A Short History of Shibori
“The stillness and beauty of Shibori really centers me…It feels like a rebellion against the fashion movement, where seems so fast and disposable.”
With the recent popularity and interest in organic fashion, designers and brands are going back to the roots and delving deep into the ancient techniques of creating fabrics. One such sustainable method is Shibori, the traditional Japanese reiteration of tie-dye. The term 'shibori' originates from the Japanese word 絞 or 'shiboru', which loosely means 'wring' or 'squeeze'. It refers to the manual resist dyeing techniques used in Shibori that involves shaping and securing the fabric before dyeing to create various patterns. Although the West may commonly mistake Shibori for simple tie-dye, the original Shibori techniques were ancestral. Each Japanese artisan family had their exclusive techniques passed down through generations.
Origin of Shibori
Known to be one of the oldest Japanese dyeing techniques, the first appearance of Shibori dyed fabrics dates back to the eighth century. It was among the items donated by Emperor Shomu to the Todai-ji inNara. The main fabrics used in Shibori were silk and hemp, and later cotton, while the primary dye used was indigo. Sometimes madder and purple roots were also used.
Traditionally, Shibori used a white cloth that was folded, compressed, or twisted and then tied before being dipped into natural indigo dyes. However, over the centuries, the Shibori artisans have developed many new methods and techniques of amping up the traditional process. The unique aspect of Shibori is that even the same technique creates different results every time.
Types of Shibori
Shibori techniques are of six major types:
Kanoko is very similar to the regular tie-dye in that it is created by twisting the fabric and binding or tying it in small pinches with a string to block dye. Each knot is hand-tied, which is later carefully opened by the artisan one at a time.
Arashi is created by twisting and wrapping the fabric around a pole and fixing it in place before starting the dyeing process.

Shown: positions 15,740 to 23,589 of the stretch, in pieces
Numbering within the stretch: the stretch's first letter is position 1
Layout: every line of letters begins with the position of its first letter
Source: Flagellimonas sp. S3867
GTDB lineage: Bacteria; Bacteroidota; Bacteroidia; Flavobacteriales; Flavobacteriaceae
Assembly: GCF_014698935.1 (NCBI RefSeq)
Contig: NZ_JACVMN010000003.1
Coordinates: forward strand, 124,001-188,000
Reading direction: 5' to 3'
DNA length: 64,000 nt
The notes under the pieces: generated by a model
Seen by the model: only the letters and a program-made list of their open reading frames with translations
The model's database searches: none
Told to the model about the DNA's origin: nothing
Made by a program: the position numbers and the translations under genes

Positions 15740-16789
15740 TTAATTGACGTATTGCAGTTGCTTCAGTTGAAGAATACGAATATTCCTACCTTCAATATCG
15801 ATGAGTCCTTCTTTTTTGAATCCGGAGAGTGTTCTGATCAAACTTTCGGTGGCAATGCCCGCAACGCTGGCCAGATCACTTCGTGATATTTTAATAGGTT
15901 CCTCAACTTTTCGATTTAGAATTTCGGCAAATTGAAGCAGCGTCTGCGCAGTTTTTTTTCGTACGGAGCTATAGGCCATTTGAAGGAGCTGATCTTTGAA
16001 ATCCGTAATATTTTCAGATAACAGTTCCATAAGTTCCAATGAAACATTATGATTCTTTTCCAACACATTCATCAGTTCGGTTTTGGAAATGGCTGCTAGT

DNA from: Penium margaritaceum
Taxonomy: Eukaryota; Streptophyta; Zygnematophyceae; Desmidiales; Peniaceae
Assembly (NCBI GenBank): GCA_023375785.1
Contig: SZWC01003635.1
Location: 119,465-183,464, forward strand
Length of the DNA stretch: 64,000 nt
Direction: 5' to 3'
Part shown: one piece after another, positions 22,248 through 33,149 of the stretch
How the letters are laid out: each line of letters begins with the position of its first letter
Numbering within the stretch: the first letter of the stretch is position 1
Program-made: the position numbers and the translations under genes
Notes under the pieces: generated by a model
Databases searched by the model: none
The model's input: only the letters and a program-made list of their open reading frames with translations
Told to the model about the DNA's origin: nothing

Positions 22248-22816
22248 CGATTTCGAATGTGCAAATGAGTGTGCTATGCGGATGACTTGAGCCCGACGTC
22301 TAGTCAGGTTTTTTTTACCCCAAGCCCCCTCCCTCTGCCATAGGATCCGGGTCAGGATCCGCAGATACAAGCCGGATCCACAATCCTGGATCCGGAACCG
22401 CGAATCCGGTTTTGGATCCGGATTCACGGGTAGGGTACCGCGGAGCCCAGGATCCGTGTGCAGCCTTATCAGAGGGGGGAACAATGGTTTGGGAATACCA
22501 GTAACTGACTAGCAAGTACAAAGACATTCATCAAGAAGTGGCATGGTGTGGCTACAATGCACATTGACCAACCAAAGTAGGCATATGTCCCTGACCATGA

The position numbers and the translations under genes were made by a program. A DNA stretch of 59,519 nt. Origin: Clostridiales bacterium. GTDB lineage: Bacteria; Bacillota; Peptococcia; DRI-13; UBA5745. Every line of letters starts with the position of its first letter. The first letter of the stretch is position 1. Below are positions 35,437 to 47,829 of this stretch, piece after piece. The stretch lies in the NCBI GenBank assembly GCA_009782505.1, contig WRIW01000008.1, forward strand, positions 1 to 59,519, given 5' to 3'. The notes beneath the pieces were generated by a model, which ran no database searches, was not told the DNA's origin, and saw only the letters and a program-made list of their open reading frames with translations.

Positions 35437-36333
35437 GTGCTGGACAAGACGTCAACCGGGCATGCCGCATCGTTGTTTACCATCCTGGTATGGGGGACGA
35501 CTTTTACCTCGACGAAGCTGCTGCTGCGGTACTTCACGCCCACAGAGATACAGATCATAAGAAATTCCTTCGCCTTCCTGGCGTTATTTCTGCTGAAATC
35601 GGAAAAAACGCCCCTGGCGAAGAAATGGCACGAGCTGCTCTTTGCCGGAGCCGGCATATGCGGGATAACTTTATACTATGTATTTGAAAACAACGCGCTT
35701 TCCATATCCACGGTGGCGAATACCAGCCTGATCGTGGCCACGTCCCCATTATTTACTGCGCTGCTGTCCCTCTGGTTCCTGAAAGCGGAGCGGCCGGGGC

(image source: https://www.konacoffeeandtea.com/events/natural-dye-art-coffee-japanese)
Itajime is created by placing two pieces of wood on either side of a tightly folded fabric. These blocks are kept in place using strings, and together they create interesting square-like patterns.
Kumo creates spiderweb-like patterns that are made by tying sections of the fabric with a string evenly. There is no standard design for this Shibori technique, and the result lies in the artisan's hands.
Miura, also known as loop binding, is created using a hooked needle and plucking sections of the fabric with it. The final pattern resembles water ripples achieved depending on how tightly the cloth is tied and where it is tied. Every design in this technique is unique, and almost no two Mitura are the same.
Nui is created using a simple running stitch on the cloth and then pulling it to gather it. Each thread is secured tightly in place before starting the dyeing process. Although Nui allows greater control on the kind of pattern created, it is also very time-consuming.
Three different kinds of Shibori have filtered out of the main six types and made themselves famous in the international market. Plangi is a Malay-Indonesian word for the process of gathering and binding cloth; Bandhani is an Indian term for plucking and tying the fabric in small points; Tritik is a Malay-Indonesian word for stitch resist.
How is Shibori different from Tie-dye?
The tie-dye we know originated in the 1960s. It is a very straightforward technique of twisting and tying and applying colours to create patterns on the cloth. However, Shibori is far more intricate and detailed than regular tie-dye. Each Shibori pattern represents a knot tied by the artisan's hands. There is an infinite number of ways in which cloth can be tied, bound, stitched, folded, twisted, or compressed, and each result in very different and unique patterns. Shibori patterns work in close harmony with the kind of fabric used. Hence, the desired pattern only depends upon the techniques but also the properties of the cloth used.
Shibori's aesthetic qualities are two-fold; natural indigo dye and traditional techniques mean that the outcome always feels organic. In addition, handcrafting each product means that each piece has its uniqueness. In short, Shibori is a connection to the ancient, with an outcome that is always slightly new. With such a balance, interpretations of Shibori can be seen all over the place in the fashion world, from local markets to Paris runways.
Creating Shibori is also highly therapeutic. Folding, binding, dyeing but never really knowing what the outcome will be. Unwrapping the fabric at the end is another thrill in itself. Creating it also gives you no artistic pressures at all; instead, it consistently makes beautiful patterns.
Designers everywhere are constantly pushing the boundaries of what Shibori is. They seek to translate it such that it retains its ancient qualities while taking on some aspects of the designer's creativity. We at Organic Symmetry straddle the lines of Shibori was and what it can be.